Objective achieved !!! Yesterday I passed my Commercial Pilots License test at the first time of asking. I still find it amazing that when I arrived here I had exactly one hour of flying time to my name. The test itself was a two and a half hour flight plus associated flight planning. My last lesson (a 2 hour flight) finished at about 1-00 pm and I was given the glorious news that due to bad weather forecast for the following day, I was to do my test one hour later. I was absolutely knackerred from my lesson, however, on the positive there simply wasn't time to get stressed so I got on with it. One hour of planning a navigation, getting Notams (Notices to airmen), TAF's/METARS (weather), mass & balance and performance calculations and there I was sitting in the cockpit starting the engines. The first part is a navigation exercise. You have to get to a pre-determined position at least 40 miles away (within + or - 3 minutes). Along the route I was asked to divert to another airport, in my case 57 miles away. This involves flying the aircraft whilst simultaneously plotting lines and taking bearings on your map. It went well and I got there bang on my ETA. Next followed a series on instrument manoeuvures under a hood (so I couldn't see out of the windows). This included descending and ascending turns, compass turns, flying the aircraft on limited panel (simulating instrument failure) and recovery from unusual attitudes. I then had to demonstrate stall recovery,steep turns and an engine failure drill in which I had to shut down an engine and retstart it in flight. The final stage of the CPL test was the hardest yet my best work of the day. I had to demonstrate various "normal" landings (with and without flaps) followed by an EFATO drill (Engine failure after take off). The EFATO drill is tough as the examiner throtttles back an engine at about 400 feet off the ground (simulating an engine failure). You have to regain control of the aircraft (it will yaw heavily, then bank and finally spiral into the ground if not compensated for) and then fly back around and land on one engine. I know I said that was the final stage (I thought it was) but it turned out it wasn't. When I got back to Goodyear airport, immediately on landing I was asked to take off again. As I was speeding up and close to lift off speed I was asked to abort the take off. I'd never done this in practice so I was relieved that I brought the aircraft to a stop without skidding and retaining centre line.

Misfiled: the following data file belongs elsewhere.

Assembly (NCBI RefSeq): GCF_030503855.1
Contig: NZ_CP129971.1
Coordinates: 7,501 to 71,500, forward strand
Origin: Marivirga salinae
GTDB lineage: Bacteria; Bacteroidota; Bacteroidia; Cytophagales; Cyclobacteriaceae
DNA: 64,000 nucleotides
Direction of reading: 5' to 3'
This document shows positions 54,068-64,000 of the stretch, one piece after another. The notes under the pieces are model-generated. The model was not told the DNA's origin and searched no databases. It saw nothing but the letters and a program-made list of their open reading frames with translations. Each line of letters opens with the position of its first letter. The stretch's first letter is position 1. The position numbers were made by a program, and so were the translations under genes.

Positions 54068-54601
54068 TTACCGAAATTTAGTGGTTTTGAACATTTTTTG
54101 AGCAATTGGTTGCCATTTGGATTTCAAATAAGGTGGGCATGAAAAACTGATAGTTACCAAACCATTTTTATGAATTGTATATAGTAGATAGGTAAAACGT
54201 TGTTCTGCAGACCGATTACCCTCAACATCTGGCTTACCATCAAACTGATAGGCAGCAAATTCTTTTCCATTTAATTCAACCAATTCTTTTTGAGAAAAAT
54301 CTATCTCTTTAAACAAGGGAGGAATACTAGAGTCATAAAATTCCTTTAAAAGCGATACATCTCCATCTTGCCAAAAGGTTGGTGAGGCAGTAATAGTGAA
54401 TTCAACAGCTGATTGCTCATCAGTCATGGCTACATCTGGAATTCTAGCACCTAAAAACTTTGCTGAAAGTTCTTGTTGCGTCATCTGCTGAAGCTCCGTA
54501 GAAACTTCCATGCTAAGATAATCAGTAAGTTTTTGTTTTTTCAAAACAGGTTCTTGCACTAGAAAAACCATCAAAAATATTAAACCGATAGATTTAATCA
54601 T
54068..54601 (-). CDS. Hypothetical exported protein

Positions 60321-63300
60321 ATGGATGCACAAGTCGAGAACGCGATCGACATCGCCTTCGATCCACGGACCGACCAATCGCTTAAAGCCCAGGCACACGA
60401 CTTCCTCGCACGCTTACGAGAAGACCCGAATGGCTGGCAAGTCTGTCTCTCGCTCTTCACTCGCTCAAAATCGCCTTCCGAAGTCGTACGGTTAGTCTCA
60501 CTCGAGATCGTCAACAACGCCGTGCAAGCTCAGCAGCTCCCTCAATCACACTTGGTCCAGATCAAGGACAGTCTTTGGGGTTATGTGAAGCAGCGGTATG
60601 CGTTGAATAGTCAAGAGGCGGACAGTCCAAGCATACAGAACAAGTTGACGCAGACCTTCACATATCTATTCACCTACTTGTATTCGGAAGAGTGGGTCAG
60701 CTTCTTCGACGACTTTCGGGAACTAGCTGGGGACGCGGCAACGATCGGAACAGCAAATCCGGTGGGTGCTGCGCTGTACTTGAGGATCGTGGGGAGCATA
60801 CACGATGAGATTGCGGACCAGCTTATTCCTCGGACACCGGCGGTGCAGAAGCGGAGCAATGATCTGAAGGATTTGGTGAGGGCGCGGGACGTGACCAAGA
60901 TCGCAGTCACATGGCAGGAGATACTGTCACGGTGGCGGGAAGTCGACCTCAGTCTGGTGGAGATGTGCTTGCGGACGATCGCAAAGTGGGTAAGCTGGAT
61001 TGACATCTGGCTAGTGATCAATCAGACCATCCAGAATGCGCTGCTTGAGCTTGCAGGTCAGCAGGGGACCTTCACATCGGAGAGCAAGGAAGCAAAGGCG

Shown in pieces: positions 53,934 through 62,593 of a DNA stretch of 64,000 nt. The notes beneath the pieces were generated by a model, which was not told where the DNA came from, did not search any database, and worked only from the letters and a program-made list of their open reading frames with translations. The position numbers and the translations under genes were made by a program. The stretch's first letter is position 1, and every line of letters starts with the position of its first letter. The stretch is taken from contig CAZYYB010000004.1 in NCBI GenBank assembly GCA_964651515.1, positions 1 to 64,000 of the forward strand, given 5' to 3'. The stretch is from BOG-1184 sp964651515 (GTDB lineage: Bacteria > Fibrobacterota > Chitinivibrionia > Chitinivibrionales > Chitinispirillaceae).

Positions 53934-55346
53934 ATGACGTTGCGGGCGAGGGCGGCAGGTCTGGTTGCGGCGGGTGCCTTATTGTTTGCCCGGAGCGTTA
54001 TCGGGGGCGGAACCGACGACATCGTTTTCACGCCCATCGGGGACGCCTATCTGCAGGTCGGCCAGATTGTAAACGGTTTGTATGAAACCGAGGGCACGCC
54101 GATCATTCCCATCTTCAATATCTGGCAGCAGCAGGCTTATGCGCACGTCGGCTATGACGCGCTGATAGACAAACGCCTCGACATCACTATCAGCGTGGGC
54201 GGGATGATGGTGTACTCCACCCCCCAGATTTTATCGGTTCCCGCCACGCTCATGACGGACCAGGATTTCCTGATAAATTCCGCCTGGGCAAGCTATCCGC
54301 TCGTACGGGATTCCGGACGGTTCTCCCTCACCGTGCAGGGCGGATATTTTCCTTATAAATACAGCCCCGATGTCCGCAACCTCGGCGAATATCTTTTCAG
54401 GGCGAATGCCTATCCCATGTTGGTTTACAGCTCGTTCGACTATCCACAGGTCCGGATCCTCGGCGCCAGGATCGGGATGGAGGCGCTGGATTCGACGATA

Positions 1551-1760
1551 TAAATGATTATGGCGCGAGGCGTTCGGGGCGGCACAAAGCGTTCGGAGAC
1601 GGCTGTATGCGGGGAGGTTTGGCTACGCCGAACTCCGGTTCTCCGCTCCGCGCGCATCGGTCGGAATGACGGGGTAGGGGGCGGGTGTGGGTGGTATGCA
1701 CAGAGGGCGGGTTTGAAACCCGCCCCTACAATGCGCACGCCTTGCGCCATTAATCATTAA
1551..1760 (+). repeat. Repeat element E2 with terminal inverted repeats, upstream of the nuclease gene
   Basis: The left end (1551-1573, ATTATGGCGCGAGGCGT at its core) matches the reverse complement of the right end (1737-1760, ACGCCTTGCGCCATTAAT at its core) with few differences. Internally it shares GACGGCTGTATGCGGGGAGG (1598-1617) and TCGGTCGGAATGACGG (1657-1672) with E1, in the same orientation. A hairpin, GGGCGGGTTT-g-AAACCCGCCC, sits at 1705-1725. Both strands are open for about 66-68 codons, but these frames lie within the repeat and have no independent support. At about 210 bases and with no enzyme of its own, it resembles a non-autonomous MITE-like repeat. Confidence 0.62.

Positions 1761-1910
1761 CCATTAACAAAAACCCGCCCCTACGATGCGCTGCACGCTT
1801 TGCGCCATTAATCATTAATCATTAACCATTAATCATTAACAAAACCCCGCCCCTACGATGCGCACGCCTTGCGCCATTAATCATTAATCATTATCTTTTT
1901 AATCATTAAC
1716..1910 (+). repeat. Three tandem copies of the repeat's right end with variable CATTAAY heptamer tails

My time here is now complete and I'll be on the next BA flight to Heathrow. Generally I've been impressed with the people and OAT's whole operation out here but special mention goes to two instructors in particular. Brad Bartelson (pictured with me above) got me through my last two flight tests with some thorough and fun instruction. Jason Hart gets a mention for really turning my flying around at a time when I was finding it extremely tough. Thank you Jason and Brad.
So one more obstacle cleared and on to the Instrument Rating back in Oxford. Lots to work on to get to that standard but so far so good.